Proposed Islamic Arbitration Tribunals Trigger Intense
Debate in Canada
By Anne Pélouas
Thursday 05 May 2005
"If you put one finger in that wringer, your whole body will follow." Fatima Houda-Pépin, Muslim Québec Deputy, her voice strong, like those of the other women who are trying now to prevent Canada from becoming the first Western democracy to allow Islamic courts - even if only arbitration courts - to settle family differences by sharia.
The argument has been simmering since 2002, the year when the project was put on the table in
In response, the provincial government ordered a report from Procurer General Marion Boyd. In December 2004, she said yes to religious arbitration to settle family differences (guardianship of children, disposition of assets in cases of separation ...) in the name of defending minority rights as well as from a desire to unclog the civil courts.
It's that report that put fire to the powder. Conservative Muslims applauded with both hands, but the report rather embarrasses the
The opposition side is already in battle formation. A petition launched on the Internet site nosharia.com/color> by a
Equality of Law
The Muslim community itself is divided on the subject. Imams from the Canadian Muslims' Society are pro, demanding equality of rights with other religions. "The Jews already have these courts, why not us?" asks Mr. Mumtaz Ali. In fact, the Orthodox do practice arbitration by virtue of the 1991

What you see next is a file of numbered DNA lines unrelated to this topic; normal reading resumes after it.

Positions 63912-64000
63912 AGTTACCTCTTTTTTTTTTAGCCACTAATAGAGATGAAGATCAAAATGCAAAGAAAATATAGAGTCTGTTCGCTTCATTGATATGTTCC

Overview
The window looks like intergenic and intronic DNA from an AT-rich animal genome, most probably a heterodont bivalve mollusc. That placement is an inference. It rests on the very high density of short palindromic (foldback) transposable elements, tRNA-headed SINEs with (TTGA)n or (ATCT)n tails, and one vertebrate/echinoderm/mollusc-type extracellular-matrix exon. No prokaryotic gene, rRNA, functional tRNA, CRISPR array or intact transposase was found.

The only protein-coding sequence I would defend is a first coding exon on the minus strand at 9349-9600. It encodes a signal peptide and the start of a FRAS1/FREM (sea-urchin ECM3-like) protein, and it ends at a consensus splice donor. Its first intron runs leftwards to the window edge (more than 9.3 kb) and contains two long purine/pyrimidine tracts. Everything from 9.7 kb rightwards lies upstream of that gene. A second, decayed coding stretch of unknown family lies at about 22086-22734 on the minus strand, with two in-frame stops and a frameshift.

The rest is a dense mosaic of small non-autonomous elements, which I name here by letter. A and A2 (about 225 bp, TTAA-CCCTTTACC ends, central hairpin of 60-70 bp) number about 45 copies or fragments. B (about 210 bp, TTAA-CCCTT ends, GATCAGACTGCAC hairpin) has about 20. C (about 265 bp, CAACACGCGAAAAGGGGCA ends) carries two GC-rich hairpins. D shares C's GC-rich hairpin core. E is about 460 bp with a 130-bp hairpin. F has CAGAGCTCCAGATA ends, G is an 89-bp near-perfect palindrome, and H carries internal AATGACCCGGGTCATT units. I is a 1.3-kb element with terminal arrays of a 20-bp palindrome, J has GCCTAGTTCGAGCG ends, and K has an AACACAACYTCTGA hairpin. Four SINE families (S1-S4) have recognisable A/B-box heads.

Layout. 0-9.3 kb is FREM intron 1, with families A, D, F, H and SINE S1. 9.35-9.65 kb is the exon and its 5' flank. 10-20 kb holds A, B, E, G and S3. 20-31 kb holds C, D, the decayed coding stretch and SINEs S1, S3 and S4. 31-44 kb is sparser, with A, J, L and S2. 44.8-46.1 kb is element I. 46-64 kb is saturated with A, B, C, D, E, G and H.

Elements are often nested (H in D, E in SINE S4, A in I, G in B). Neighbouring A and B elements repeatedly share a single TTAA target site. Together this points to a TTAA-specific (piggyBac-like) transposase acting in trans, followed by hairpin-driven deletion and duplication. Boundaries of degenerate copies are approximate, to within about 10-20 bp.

Homa Arjomand reminds us in this respect that "according to sharia, women are under trusteeship," that "many arrive destitute, dependent on their husbands, without knowledge of their rights. They live in a ghetto and Islamic courts will isolate them even more."
Jean-Louis Roy, President of Rights and Democracy, also believes that this "viscious" project will affect "the most vulnerable," in short, Muslim women immigrants. He adds: "Everywhere in the world people are fighting to abolish references to religion and here we want to back up on such a principle? There can be no question of having Islamic courts in Canada, of finishing with the concept of equality before the law, of privatizing family law to the benefit of religious authorities, which runs counter to Canada's international obligations with regard to human rights and discrimination against women."
Some also fear that the